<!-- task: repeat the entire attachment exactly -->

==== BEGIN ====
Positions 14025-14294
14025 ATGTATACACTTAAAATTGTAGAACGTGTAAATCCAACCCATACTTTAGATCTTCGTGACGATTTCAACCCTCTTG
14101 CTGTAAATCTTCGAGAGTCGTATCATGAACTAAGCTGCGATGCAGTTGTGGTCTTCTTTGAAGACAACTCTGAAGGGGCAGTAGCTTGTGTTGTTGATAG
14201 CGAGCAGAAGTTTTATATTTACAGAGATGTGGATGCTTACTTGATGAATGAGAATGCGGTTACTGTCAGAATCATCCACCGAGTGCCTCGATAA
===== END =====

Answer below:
Positions 14025-14294
14025 ATGTATACACTTAAAATTGTAGAACGTGTAAATCCAACCCATACTTTAGATCTTCGTGACGATTTCAACCCTCTTG
14101 CTGTAAATCTTCGAGAGTCGTATCATGAACTAAGCTGCGATGCAGTTGTGGTCTTCTTTGAAGACAACTCTGAAGGGGCAGTAGCTTGTGTTGTTGATAG
14201 CGAGCAGAAGTTTTATATTTACAGAGATGTGGATGCTTACTTGATGAATGAGAATGCGGTTACTGTCAGAATCATCCACCGAGTGCCTCGATAA